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Solander Garden at Swedish Embassy, Canberra, Australia


Urban Ahlin, Edward Duyker and Pär Ahlberger in the Solander Garden


All photographs are by Katarina Prime Linmarker, Embassy of Sweden, Canberra, Australia


A Solander Garden was opened in Canberra at the Swedish Embassy on 7 September, 2017.  It all started in 2015 after the re-inauguration of the Solander monument at Botany Bay.1  The National Property Board of Sweden had just finished the restoration of the embassy building in Canberra.  The ambassador, Pär Ahlberger, then suggested laying out a garden in memory of Daniel Solander within the embassy ground.


The Australian National Botanic Gardens was consulted so the plants in the garden reflect some of the plant genera and species described and named by Solander from his time in Australia.  It will remain an ongoing project as identified species are developed for the Canberra climate, and further information is added about Solander’s work. 


Edward Duyker, Urban Ahlin, and Pär Ahlberger with the information board


The garden was officially opened by the Speaker of the Swedish Parliament, Mr Urban Ahlin.  Dr Edward Duyker, biographer of Solander,2 addressed the gathering about the man in whose honour the garden was laid.3 


The comprehensive information board


The image of Solander on the board is the one the Solander Society uses as logotype and it’s created by an local artist here in Öjebyn.


My thanks to the following people for providing me with information about the garden: Pär Ahlberger, Ambassador of Sweden to Australia, New Zealand and the Pacific Region; Katarina Prime Linmarker, Cultural Affairs and Commun­ication Officer; and Ivar Gustafsson, Solander­föreningen.

Ian Boreham


1.Cook’s Log, page 43, vol. 39, no. 3 (2016). 

2.Duyker, Edward.  Nature’s Argonaut: Daniel Solander 1733–1782.  Miegunyah Press.  1998.  Reviewed in Cook’s Log, page 1502, vol. 21, no. 2 (1998). 

3.Endeavour Lines, no. 69, October 2017.  Page 7.

Plants in the Solander Garden

Correa reflexa. 
Australia.  12 March, 1986.  80c.
Actinotus helianthi. 
Australia.  8 April, 1959.  2s.


Amongst the plants that have already been placed in the Solander Garden, Canberra, are the follow­ing.


Correa alba.  Collected by Solander at Botany Bay.  Originally named Jambolifera alba.  Sydney Parkinson drew it, noting “The flowers white the stamina before blown Fawn colour after yellow”.  This shrub grows to about 1.5m tall.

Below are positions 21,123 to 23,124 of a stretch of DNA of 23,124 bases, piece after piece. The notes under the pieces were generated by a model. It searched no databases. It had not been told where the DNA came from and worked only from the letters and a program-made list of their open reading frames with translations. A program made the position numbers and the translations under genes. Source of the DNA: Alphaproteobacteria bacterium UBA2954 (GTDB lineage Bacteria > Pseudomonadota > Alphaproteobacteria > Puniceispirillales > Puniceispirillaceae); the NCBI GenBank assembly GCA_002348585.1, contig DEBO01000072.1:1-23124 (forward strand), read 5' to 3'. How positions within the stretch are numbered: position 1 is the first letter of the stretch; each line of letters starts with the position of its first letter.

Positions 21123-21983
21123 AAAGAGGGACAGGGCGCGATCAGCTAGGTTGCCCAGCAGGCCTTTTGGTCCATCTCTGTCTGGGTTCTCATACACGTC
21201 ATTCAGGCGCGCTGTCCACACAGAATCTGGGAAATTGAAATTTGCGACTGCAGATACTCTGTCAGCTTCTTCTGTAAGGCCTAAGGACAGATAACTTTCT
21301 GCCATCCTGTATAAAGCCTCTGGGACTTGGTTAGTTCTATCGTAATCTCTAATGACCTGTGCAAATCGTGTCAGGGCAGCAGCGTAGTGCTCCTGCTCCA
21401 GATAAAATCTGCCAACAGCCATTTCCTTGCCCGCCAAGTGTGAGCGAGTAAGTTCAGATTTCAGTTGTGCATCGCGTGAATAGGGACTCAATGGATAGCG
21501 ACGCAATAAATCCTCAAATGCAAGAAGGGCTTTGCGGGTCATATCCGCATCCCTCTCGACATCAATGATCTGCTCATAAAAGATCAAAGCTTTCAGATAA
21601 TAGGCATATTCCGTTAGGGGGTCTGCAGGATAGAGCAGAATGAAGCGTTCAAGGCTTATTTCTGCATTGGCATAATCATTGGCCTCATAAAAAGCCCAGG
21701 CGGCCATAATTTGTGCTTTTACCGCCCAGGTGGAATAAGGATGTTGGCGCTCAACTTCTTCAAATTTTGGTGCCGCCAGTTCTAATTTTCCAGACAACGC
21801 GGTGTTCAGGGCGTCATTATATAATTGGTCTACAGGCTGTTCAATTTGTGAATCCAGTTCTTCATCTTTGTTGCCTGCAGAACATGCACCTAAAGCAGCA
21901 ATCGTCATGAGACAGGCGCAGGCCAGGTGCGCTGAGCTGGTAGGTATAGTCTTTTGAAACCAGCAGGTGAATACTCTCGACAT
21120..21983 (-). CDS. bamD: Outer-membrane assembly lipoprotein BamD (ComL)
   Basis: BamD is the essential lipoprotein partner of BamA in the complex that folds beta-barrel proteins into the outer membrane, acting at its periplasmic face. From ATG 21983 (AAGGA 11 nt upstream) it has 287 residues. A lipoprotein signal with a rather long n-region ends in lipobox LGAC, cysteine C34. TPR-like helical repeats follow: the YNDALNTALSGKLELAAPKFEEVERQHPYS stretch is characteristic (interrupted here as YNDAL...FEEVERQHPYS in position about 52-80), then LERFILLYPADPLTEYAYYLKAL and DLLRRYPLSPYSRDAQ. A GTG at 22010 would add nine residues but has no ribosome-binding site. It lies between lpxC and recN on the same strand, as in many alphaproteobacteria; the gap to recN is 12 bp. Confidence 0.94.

Correa reflexa.  Collected also at Botany Bay.  Originally named Jambolifera revoluta. 


Epacris longiflora.  Collected at Botany Bay.  Originally named Ericastrum pulcherrimum, mean­ing “the most beautiful heather”.


Melaleuca viminalis.  Collected by Solander at Endeavour River.  Named by him Metrosideros viminalis.  At one time was known as Callistemon viminalis.  It is a weeping bottlebrush.  Grows up to 15m tall. 


Dianella caerulea.  The blue flax-lily collected at Endeavour River.  Originally named Anthericum caeruleum.  Parkinson painted it, noting “flowers & buds pale blue wt a cast of purple the very young buds more purple”.  It can grow to 1m tall.

Actinotus helianthi.  This flannel flower was collected at Botany Bay.  Originally named Involucrata candida.  Parkinson wrote “the radius white the tips a little green the disc pale green somewhat grey”.  This flower is particularly abun­dant after a bushfire.


Pandorea pandorana.  Collected at both Botany Bay and Thirsty Sound.  Originally named Bignonia floribunda.  Described by Parkinson as “flower white the inside stript wt purple.  the leaves grass green”.  The wonga-wonga vine grows rampantly on larger trees. 


The above descriptions are taken from

Catalogue of the Natural History Drawings Commissioned by Joseph Banks on the Endeavour Voyage 1768-1771 held in the British Museum (Natural History).  Part 1: Botany: Australia.  Edited by Judith Diment, Christopher J. Humphries, Linda Newington and Elaine Shaughnessy.  British Museum (Natural History).  1984. 

Joseph Banks’ Florilegium: Botanical Treasures from Cook’s First Voyage.  Edited by Mel Gooding, David Mabberley and Joe Studholme.  Thames and Hudson Ltd.  2017.  See page 21 in this issue.


Originally published in Cook's Log, page 4, volume 41, number 1 (2018).

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